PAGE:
You see, it’s dangerous to pigeonhole a person with a purpose. That, dear friends, is especially true when it comes to Jesus Christ, the Son of God, the Savior of the world. Read through the Gospels and you will quickly conclude Jesus spent most of His life contending against those who were trying to pigeonhole Him. Shortly after His birth, the wise men pigeonholed Him and assumed He would be born in a Jerusalem palace; King Herod pigeonholed Him by thinking King Jesus would be a competitor for his earthly crown. The people of Nazareth tried to pigeonhole the local boy and kept thinking of Him as the “carpenter’s son” and the crowds which followed Jesus tried to pigeonhole Him into the role of a political liberator or meal provider. When Jesus refused to follow the man-made laws of the Pharisees or elevate their rules to the level of the Lord’s, they pigeonholed Him and condemned Him as a glutton, a drunkard, a friend of those who deserved no friends (Matthew 11:18), and a servant of Satan (Matthew 12:24). Jesus’ church pigeonholed Him as dangerous competition and His government thought the Christ might become an enemy of Caesar. The disciples pigeonholed Jesus as a Messiah for the Jews alone and even the devil tried to pigeonhole Jesus by thinking, as true man as well as true God, He could be tripped up and fall victim to the same temptations which had been so successfully used on the rest of humanity. All of these, and many more, tried to pigeonhole Jesus when He walked the earth.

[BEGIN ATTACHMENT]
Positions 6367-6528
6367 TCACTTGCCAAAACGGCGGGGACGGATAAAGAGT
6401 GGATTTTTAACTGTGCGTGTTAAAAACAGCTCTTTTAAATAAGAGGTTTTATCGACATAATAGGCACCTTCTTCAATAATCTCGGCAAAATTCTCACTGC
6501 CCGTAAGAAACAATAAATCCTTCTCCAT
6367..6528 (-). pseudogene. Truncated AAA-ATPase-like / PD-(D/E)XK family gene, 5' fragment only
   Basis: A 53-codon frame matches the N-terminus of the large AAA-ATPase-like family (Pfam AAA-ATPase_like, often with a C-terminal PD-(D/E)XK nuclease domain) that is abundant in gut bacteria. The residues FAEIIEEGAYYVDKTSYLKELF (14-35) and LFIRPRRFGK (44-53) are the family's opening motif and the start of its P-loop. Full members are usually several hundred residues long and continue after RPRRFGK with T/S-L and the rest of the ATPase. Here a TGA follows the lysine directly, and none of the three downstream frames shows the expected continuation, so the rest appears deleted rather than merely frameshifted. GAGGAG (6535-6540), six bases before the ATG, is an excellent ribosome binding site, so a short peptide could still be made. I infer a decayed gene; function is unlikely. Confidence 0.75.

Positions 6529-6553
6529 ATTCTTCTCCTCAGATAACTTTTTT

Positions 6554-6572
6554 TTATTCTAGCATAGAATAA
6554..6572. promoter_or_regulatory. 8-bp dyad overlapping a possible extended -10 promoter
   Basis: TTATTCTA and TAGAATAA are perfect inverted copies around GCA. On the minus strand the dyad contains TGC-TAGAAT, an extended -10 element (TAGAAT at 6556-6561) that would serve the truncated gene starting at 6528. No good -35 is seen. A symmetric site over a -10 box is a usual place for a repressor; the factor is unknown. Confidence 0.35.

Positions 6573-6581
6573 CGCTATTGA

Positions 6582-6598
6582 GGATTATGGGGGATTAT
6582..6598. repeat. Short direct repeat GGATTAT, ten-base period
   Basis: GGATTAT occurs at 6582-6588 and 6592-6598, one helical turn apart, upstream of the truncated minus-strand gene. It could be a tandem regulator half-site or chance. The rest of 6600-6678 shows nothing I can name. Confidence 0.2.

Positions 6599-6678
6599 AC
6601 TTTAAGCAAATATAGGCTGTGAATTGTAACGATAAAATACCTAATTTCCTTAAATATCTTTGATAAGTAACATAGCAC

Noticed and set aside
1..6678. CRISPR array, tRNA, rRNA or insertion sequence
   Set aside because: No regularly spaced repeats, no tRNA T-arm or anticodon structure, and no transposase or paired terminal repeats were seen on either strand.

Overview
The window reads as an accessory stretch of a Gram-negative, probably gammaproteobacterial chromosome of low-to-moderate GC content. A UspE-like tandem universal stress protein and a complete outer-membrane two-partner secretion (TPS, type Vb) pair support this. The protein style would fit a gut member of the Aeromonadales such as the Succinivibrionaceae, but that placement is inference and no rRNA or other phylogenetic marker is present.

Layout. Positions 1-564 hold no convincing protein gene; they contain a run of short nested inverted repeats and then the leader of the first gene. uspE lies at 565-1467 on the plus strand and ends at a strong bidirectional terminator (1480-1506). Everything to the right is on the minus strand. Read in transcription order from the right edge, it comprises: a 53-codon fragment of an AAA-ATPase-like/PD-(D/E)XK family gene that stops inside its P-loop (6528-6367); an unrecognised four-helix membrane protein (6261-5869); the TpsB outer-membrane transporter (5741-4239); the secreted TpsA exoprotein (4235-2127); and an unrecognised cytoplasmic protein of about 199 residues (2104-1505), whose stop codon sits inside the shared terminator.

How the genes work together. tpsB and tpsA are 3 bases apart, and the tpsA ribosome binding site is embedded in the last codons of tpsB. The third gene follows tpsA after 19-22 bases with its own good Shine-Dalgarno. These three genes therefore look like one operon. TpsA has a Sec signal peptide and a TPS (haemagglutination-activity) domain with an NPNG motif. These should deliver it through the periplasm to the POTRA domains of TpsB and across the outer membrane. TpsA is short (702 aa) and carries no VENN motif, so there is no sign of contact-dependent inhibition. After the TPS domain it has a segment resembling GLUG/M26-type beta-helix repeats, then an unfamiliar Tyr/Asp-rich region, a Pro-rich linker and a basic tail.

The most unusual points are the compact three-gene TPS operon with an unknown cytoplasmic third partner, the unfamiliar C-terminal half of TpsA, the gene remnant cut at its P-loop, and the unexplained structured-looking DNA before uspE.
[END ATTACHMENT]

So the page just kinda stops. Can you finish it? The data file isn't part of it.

And do not, not for a moment, think the process of pigeonholing ended when the last verse of the Bible was written. When it comes to the Christ, pigeonholing has continued to this very day. Look carefully, listen carefully. Many of the most acclaimed speakers in Christianity are constantly trying to stuff Jesus into their man-made boxes. Indeed, if they were writing the story of the woman with the demon-possessed daughter, they would present it in a completely different way. If they were writing this story, Jesus, not the woman, would be the suppliant. Jesus, not the woman, would be on His knees begging the woman to grant Him the opportunity to help her. Jesus, not the woman, would be the one grateful for the crumbs which would be falling from the lady’s table. Jesus, not the woman, should be the person pleased to be granted a moment of her valuable time. Jesus, not the woman, would be the one who should be patiently waiting for the lady to acknowledge Him, or smile at Him, or bless Him. Our generation has pigeonholed Jesus and made Him humanity’s servant and not its Savior; its wish-giving genie, not our salvation-giving Redeemer. We have demoted Him, denigrated Him, and degraded Him. Forget repentance, He should take us as we are; forgiveness – who needs it; redemption – it’s not on our radar.